HEART IS A WASTELAND – MELBOURNE
HEART IS A WASTELAND, Brown Cabs Production at Malthouse Theatre, 29 June-16 July 2017. Photography by Deryk McAlpin: above and below Ursula Yovich and Aaron Pedersen
Heart is a Wasteland, written by Torres Strait Islander storyteller John Harvey and directed by his extremely talented sister Margaret Harvey, is about love lost and love gained and a road trip over a few nights travelling through central Australia. Singer and single mother Raye (Ursual Yovich) eking out a living and gigging her way home to Darwin to see her son and, after a chance meeting and some rough and tumble conversation and on the edge sex with mine worker Dan (Aaron Pedersen), they decide to hook up and their journey begins.
Production design (Alison Ross), lighting design (Lisa Mibus), AV design (Desmond Connellan), sound design (Steve Stelios Adam) and brilliant songwriter Lydia Fairhall have combined their talents to create a time and place that both illuminates and solidifies the narrative. The set is open with a big screen to one side of the theatre; to the left of the screen we see Raye waiting backstage for her gig.
The comfort of grass and eucalypts morphs into cityscapes as we fly across Melbourne into the Malthouse precinct, inside the foyer to the theatre where the camera reveals an empty space and an empty auditorium, and a screened acknowledgement of country. As the screen goes to black the lights come up on Raye singing her last song for the night. The opening screen journey from country to city – as cities grow, you get that we have lost sight of what was.
The references throughout the play are about the land and how they as contemporary indigenous people live their lives. There is pain and there is loss and there is hiding – not able to face up to perceived inadequacies in their stories but there is also hope, and some great music.
Yovich shows us why she is a five-time Helpmann nominee. Her voice is rich, her acting clear, comfortable, humorous and tugs at your heart; she is a consummate performer. Pedersen is suitably shy and languid, his character tempted and edgy, a man with a past. They work well together.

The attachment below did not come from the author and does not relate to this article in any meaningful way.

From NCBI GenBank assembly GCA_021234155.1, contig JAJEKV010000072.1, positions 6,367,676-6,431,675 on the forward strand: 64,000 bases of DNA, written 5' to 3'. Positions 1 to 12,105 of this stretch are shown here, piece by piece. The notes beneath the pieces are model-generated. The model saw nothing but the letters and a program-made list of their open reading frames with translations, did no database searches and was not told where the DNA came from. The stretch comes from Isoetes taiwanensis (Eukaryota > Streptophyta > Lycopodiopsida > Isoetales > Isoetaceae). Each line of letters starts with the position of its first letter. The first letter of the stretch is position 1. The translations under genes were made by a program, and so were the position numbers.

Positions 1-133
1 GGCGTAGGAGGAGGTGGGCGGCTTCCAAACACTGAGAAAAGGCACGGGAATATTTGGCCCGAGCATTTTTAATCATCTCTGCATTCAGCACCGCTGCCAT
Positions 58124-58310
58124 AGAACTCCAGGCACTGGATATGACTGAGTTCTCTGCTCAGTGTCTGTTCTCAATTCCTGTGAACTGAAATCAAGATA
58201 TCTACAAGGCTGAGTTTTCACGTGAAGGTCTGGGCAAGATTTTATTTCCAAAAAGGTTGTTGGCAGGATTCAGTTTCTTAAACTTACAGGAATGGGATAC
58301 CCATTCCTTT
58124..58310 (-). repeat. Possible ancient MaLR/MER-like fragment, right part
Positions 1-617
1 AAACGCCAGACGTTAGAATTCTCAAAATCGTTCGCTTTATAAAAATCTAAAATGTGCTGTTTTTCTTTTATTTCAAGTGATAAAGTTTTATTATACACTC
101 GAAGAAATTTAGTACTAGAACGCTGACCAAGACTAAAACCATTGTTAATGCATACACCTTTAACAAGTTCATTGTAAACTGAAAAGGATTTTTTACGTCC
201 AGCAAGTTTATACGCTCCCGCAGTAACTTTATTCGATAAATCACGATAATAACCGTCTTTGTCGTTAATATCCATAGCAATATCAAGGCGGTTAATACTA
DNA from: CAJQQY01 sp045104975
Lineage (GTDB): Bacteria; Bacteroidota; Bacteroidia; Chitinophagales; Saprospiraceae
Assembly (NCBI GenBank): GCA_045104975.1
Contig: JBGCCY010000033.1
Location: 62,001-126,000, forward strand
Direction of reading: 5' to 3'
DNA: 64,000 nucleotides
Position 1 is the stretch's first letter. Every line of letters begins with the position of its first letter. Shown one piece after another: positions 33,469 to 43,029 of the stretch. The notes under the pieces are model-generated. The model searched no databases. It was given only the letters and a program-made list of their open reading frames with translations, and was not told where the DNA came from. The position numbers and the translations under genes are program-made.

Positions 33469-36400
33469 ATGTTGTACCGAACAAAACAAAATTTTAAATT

Musician Anne Liebzeit, who is on stage throughout, plays the incidental music as the audience enters and also accompanies Yovich. Her musical direction and design is integral to the piece and enhances it.
Raye and Dan have had their share of bad times, they talk of the down side of their lives, the effects of grog and petrol sniffing on their mob. The after effects of Maralinga: the scorched land, the ramifications of the fall out. There is a dysfunctional upbringing and for Raye, a child, now living with her mother. Is she bad mother? How can she atone. Dan also feels guilt, his torment running his life. Harvey likens it to “spiritual beings on a physical journey”.
Margaret Harvey innately understands the importance of the through line in the play – displacement, dispossession, living away from homelands – and steers and instills this in her actors as they grapple with the hearts and minds of their characters.
Heart is a Wasteland is an important piece of theatre and a new work; and as such, there are a couple of gripes that I’m sure will work out during the run – not enough to spoil what is a great night in the theatre.